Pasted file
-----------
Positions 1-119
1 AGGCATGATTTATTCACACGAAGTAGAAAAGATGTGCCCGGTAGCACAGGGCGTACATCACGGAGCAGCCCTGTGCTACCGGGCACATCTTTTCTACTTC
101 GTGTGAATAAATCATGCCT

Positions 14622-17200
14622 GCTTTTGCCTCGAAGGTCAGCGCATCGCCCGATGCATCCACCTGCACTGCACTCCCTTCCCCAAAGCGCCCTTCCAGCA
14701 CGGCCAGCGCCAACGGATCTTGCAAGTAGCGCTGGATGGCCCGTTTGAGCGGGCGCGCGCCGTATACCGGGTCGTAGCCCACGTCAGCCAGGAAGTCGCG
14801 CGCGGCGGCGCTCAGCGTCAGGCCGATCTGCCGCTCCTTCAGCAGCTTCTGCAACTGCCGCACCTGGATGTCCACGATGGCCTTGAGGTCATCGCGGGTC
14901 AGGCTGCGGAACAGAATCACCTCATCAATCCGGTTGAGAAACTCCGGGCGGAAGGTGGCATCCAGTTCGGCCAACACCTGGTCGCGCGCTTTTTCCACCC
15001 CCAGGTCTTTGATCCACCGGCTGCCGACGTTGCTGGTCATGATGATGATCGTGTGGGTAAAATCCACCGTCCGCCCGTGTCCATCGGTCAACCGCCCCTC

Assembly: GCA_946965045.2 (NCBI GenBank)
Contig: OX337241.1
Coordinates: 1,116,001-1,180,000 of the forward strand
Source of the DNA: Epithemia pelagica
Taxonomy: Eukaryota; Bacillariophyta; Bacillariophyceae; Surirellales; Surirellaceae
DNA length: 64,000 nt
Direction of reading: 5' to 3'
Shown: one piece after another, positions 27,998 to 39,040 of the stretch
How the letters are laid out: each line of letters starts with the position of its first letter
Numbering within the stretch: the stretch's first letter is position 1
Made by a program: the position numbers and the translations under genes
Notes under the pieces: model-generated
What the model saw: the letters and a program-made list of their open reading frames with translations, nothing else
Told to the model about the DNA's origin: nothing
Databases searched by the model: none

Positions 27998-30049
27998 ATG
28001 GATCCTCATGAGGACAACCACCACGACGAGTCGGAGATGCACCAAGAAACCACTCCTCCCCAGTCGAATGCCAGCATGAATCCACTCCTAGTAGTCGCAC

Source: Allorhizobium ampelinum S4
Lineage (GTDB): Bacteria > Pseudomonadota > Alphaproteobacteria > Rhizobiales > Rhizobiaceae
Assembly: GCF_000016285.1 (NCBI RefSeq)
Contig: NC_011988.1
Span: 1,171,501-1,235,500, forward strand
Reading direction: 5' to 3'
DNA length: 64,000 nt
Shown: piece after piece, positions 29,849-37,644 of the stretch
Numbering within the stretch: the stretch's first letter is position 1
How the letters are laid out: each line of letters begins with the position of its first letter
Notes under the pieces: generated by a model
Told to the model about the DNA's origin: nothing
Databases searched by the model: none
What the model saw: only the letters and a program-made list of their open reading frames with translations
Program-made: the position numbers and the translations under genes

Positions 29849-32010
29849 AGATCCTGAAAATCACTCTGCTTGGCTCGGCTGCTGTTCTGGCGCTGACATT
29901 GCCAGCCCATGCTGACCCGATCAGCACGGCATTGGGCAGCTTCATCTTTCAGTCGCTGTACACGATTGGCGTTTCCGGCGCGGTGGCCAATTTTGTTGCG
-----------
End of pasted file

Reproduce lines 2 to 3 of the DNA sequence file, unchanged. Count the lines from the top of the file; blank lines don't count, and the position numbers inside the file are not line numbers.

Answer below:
1 AGGCATGATTTATTCACACGAAGTAGAAAAGATGTGCCCGGTAGCACAGGGCGTACATCACGGAGCAGCCCTGTGCTACCGGGCACATCTTTTCTACTTC
101 GTGTGAATAAATCATGCCT